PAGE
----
ORLANDO, Fla. – Hawaii is known for its beaches, volcanoes, being a major producer of pineapple, and its ancient culture that includes an iconic dance—the hula.
“King Kalakaua once said, ‘hula is the language of the Hawaiian people, therefore the heartbeat of those people,” Kawehi Punahele, a hula dance teacher from Hawaii said about the spiritual dance.
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The dance, he said, is layered with cultural significance that connects him and other native Hawaiians to their ancestors.
“Hula has a rich history of coming from the temples where men alone danced hula for the gods, and then as the centuries came through, women were accepted to dance hula, and they’re the keepers of hula also,” Punahele said.
He’s been teaching the art of hula to students like Tiana Chingmaslanka for more than 30 years in Central Florida.
“It’s like expressing who I truly am,” Chingmaslanka said.
Chingmaslanka was born and raised in Hawaii where she learned to dance hula at 8 years old.
Punahele said his goal is to showcase the true meaning of hula as opposed to what Hollywood and pop culture portrays.
“My thought is to bring hula to Central Florida the way I remember it. The way my grandmother, my mom and their grandparents remember hula,” he said.
He added it’s often frustrating to see hula misconstrued as a sexual dance.
“That is the most disturbing of all conceptions. Hula is a telling of the stories, of the land, of the ocean, of the birds, the winds, the kings, the queens. That’s what hula is for us,” he said.
For Hawaiians, hula is a sacred dance with special chants. They chant to venerate Hawaii’s first and only sovereign queen, Queen Lili’ uokalani, who assumed the throne in 1891 until a group of American business owners, backed by the U.S. military, staged a coup to overthrow her in 1893.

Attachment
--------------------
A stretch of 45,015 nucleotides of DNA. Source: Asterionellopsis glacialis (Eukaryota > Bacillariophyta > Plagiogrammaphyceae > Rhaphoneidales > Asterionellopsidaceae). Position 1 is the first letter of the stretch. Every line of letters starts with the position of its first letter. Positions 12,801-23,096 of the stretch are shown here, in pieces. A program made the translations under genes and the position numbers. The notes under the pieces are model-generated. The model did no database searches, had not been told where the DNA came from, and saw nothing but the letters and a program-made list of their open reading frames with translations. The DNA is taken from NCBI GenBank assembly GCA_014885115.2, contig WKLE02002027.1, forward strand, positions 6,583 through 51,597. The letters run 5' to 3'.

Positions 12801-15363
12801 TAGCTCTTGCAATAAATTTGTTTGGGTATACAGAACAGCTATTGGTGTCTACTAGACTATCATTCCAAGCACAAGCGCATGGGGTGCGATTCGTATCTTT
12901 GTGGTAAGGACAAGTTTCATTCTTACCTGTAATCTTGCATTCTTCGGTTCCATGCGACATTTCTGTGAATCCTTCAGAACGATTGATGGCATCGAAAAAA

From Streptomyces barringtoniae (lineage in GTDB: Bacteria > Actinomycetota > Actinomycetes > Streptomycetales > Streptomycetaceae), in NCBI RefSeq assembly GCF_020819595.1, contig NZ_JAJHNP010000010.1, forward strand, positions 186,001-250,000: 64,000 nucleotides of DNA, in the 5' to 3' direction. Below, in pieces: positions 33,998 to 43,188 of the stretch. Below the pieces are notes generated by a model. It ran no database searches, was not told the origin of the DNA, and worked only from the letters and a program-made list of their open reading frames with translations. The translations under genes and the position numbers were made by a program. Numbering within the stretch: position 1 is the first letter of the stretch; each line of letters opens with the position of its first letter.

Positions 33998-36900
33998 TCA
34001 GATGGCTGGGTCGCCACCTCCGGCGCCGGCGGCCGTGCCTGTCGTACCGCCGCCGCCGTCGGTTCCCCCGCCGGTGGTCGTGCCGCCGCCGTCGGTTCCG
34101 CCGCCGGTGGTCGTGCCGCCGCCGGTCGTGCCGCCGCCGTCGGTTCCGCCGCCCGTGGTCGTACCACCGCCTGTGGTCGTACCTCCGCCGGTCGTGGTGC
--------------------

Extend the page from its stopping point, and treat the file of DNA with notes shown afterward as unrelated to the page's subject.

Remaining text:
“When we chant, like Lili’u E Nohonani Mai, we chant to remember to recall who she was in this world. Every time we chant her chant, we know she comes, she hears and she’s with us,” Punahele said.
Punahele is preparing Chingmaslanka for an Orlando hula competition held in July. One of the dances she’ll perform will be to a song about the gardenia blossom.
“My father passed away eight years ago, and gardenia was his favorite flower, so I feel a personal connection and that I’m dancing it for him,” Chingmaslanka said.
A tradition Punahele keeps alive and hopes future generations will not let it get lost.
“Hula—the language, the movements recall to most people’s minds a time, a place, an area of peace and serenity. My goal is to bring that hula to as many people as possible so they can remember a time a place where there is peace and there is aloha and that’s who I am,” he said.
To learn more about Orlando’s hula competition held in July, click here.